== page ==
The use of the superwet technique (a ratio of the infiltrate to the total aspirate of 1:1) has been recommended by most authors as an adequate technique for safe liposuctions8. However, plastic surgeons do not limit the amount of fat to be aspirated by the amount of tissue infiltration throughout the procedure in daily practice; this indicates that surgeons have unequivocal certainty regarding the execution of superwet liposuction only at the end of the procedure when the content of the liposuction flask is weighed and when compared with the total amount of infiltrate placed in the subcutaneous tissues during surgery. This paradox requires particular attention to the postoperative period so that excessive fluid replacement does not lead to acute pulmonary edema or insufficient fluid replacement to hypovolemic shock.

The maximum volume to be aspirated safely during liposuction has been a matter of debate9. According to the pioneer of liposuction, Yves Gerard Illouz, the aspirated volume should not exceed 6% to 8% of body weight or no more than 30% of the patient's body surface10.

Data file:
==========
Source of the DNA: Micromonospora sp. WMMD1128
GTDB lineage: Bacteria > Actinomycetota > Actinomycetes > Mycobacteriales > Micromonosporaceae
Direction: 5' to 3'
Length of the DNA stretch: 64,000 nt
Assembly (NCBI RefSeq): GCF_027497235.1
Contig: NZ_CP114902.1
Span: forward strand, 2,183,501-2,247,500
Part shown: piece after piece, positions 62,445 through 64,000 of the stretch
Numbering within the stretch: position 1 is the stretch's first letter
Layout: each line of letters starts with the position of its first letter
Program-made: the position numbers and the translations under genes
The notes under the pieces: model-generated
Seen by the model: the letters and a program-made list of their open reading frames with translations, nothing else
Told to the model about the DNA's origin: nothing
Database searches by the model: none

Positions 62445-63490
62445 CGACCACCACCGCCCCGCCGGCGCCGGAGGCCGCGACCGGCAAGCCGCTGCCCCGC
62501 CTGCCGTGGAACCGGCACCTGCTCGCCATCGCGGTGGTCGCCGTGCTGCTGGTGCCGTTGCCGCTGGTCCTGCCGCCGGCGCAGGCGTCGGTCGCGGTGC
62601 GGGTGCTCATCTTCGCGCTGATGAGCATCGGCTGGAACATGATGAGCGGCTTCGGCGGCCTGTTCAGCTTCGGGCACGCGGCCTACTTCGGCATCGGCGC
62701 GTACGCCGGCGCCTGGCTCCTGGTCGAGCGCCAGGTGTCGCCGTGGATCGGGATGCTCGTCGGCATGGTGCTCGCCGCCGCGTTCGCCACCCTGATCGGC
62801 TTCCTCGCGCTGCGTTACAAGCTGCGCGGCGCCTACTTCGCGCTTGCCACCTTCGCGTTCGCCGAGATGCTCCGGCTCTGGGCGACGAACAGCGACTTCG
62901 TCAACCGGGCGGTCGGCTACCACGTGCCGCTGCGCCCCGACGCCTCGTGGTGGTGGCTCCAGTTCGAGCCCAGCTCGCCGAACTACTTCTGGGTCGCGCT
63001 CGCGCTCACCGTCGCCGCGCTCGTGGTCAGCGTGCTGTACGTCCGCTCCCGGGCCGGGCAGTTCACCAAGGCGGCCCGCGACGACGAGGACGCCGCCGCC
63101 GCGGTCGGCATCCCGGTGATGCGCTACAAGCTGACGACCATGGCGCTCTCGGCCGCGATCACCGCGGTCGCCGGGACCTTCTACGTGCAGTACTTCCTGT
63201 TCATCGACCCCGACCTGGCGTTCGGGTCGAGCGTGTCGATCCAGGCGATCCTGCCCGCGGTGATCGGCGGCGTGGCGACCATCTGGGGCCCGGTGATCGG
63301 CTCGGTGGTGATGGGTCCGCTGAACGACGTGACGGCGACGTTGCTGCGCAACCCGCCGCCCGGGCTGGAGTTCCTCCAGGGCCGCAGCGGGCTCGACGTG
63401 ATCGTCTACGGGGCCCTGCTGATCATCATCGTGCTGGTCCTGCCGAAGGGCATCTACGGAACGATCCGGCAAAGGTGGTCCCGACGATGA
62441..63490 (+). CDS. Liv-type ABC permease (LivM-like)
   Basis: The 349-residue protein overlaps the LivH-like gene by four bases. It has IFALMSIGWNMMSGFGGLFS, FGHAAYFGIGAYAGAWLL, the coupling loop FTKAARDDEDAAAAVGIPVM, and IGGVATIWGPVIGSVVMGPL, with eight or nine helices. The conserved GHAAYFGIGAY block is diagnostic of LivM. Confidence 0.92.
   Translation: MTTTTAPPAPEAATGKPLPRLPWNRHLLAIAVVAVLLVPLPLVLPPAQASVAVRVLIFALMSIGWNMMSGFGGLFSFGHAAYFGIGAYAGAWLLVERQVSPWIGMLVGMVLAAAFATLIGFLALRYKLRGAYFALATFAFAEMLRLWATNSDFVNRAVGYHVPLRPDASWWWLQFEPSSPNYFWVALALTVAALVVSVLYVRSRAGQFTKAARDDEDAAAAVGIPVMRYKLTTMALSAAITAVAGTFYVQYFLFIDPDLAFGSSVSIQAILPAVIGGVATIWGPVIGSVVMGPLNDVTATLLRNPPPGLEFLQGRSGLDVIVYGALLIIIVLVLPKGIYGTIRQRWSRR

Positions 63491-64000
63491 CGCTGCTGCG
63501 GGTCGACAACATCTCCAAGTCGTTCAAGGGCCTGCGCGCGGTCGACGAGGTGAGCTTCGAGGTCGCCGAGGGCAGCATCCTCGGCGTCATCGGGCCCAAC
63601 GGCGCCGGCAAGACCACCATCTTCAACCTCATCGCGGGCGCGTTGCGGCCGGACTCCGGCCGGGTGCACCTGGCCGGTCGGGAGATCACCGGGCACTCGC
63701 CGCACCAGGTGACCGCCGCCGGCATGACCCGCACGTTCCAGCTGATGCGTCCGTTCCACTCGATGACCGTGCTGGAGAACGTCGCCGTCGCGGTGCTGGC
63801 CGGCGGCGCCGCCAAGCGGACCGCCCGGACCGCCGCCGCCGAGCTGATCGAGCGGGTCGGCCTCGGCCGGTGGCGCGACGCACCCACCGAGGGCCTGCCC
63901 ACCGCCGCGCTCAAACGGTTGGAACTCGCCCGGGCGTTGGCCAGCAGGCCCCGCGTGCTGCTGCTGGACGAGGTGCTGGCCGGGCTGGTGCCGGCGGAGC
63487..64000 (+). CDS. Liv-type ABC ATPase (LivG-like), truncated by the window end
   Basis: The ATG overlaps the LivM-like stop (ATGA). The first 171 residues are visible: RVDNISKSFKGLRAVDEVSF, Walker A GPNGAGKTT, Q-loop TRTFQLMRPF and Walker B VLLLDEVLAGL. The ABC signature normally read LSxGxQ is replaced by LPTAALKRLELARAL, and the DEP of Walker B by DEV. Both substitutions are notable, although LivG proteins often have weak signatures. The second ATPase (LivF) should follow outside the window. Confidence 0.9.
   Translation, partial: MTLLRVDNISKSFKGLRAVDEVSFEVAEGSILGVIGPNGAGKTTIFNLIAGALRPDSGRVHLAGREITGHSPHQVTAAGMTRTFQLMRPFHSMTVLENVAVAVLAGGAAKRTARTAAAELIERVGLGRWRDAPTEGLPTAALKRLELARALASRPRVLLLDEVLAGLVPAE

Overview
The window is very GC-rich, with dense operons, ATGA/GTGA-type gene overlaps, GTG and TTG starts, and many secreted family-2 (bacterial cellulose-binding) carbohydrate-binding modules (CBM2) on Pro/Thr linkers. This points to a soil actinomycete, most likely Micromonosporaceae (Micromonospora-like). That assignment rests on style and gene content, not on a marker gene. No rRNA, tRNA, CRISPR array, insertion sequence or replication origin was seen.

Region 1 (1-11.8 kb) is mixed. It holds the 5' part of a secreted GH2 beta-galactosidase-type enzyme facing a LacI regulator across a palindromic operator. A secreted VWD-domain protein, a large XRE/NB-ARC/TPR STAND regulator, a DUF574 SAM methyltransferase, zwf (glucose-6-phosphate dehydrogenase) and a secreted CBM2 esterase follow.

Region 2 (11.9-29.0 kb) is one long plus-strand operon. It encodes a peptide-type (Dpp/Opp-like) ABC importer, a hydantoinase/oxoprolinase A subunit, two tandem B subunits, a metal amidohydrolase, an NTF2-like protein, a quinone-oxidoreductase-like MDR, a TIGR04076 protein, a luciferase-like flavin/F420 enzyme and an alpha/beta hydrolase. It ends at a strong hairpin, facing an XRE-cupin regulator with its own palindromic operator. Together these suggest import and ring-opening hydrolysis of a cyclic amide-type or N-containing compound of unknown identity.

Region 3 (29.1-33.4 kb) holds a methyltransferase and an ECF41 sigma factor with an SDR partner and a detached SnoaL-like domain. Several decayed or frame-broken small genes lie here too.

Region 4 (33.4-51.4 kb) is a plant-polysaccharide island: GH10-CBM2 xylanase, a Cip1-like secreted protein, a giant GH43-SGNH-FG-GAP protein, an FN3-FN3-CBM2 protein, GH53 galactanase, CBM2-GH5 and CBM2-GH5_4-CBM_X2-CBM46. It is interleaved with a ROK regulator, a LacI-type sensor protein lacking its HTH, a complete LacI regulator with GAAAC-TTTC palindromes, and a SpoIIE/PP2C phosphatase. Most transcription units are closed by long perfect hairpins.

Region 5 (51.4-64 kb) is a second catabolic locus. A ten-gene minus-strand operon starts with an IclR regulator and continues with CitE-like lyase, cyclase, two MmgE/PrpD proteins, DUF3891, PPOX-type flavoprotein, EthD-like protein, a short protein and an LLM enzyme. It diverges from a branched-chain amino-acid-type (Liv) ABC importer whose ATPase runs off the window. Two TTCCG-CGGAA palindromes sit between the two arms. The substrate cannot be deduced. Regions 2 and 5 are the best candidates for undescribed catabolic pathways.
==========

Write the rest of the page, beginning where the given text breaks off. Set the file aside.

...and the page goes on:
The resolution of the Federal Medical Council (Conselho Federal de Medicina [CFM]) of Brazil determined that the aspirated volume should not exceed 7% of body weight when using the infiltrative technique or 5% when using the non-infiltrative technique. The same resolution also determined that the total liposuction area should not exceed 40% of the body surface area regardless of the technique used11.

The results of a survey conducted by the SBCP branch in São Paulo in 2014 on the total aspirated volume during liposuction indicated that 47.65% of surgeons use the limit of 7% of body weight; 39.60% use the limit of 5%; and 8.05% use the limit of 3%12. The United States does not have a well-established rule: Some States (i.e., California, Florida, Kentucky, New York, Ohio, and Tennessee) have determined a maximum limit of 1,000-5,000 cc for liposuction. When performed together with other surgeries, the state of Florida restricts the aspirated volume to 1,000 cc and Tennessee to 2,000 cc8. The BMI has been correlated with the maximum volume of fat tissues that can be safely aspirated and corresponds to 100 cc for each BMI unit9.

The use of blood and blood derivatives, even patients' own blood, always implies potential risks to the patient. These risks and the convenience of indicating other elective surgeries together with liposuction in esthetic surgeries need to be reviewed.